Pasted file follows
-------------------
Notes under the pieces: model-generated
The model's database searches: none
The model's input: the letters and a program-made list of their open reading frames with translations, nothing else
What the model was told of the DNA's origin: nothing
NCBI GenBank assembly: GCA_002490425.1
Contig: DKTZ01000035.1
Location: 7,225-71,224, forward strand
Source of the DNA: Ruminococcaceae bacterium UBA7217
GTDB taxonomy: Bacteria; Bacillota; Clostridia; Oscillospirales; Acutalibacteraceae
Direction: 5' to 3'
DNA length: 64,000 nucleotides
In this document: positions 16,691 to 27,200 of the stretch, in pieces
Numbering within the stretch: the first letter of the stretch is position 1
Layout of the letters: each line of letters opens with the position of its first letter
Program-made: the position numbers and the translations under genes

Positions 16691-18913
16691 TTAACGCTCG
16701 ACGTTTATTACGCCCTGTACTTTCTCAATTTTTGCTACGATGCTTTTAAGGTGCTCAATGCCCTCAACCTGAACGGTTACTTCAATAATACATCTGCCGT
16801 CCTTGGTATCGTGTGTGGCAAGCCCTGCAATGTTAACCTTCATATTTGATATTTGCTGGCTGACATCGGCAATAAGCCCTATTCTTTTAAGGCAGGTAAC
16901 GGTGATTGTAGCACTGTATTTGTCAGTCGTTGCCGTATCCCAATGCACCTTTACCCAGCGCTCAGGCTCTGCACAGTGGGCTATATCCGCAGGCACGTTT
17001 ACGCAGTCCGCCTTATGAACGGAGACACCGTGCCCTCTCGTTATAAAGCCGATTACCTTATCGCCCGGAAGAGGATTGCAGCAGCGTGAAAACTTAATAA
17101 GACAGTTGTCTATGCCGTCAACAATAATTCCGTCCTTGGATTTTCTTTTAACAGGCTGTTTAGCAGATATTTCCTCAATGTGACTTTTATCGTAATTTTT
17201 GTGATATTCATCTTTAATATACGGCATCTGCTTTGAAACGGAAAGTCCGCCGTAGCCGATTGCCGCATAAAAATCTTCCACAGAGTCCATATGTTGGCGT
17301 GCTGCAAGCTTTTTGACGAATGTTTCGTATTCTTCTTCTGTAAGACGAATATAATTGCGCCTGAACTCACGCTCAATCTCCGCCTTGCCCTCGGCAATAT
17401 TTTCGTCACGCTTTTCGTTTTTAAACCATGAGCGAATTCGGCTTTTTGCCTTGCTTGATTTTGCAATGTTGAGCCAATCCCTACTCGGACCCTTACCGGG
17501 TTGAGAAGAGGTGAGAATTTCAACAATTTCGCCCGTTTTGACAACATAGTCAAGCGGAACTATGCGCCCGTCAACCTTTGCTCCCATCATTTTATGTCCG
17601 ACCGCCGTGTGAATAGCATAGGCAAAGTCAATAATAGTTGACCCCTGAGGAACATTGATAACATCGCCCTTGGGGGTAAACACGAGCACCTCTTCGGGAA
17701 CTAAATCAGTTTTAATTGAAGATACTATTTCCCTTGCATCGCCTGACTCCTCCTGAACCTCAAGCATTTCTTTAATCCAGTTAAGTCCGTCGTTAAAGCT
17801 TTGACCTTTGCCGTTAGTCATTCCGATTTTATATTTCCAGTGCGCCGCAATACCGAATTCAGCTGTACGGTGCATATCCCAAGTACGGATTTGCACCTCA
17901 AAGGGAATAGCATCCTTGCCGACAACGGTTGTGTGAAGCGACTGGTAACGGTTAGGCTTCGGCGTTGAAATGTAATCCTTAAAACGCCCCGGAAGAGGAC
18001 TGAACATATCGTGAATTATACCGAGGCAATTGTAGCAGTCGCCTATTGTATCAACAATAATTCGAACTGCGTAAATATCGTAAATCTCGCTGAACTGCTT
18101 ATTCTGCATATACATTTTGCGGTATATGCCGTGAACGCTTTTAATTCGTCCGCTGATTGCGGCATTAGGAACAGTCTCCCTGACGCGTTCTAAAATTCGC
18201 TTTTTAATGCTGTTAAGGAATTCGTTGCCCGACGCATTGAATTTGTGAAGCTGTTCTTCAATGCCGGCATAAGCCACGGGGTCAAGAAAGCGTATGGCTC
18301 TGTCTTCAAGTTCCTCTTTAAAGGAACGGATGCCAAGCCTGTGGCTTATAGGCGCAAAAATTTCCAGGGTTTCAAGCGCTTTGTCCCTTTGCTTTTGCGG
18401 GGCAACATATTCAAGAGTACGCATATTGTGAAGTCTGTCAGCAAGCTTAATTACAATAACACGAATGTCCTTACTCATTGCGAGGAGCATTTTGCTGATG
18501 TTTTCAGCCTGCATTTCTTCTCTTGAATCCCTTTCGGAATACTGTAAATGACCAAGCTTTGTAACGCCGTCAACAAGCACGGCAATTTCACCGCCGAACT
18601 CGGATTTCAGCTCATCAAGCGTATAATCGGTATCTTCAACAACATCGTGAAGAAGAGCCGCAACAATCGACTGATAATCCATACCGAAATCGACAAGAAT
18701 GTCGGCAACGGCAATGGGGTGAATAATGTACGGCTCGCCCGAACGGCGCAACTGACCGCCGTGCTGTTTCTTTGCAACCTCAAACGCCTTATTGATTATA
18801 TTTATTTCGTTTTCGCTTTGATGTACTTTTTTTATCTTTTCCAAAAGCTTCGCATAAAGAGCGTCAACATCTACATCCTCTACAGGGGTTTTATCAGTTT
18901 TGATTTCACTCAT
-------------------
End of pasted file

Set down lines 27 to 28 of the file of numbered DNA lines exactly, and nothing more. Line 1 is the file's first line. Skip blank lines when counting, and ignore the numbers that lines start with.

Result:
17601 ACCGCCGTGTGAATAGCATAGGCAAAGTCAATAATAGTTGACCCCTGAGGAACATTGATAACATCGCCCTTGGGGGTAAACACGAGCACCTCTTCGGGAA
17701 CTAAATCAGTTTTAATTGAAGATACTATTTCCCTTGCATCGCCTGACTCCTCCTGAACCTCAAGCATTTCTTTAATCCAGTTAAGTCCGTCGTTAAAGCT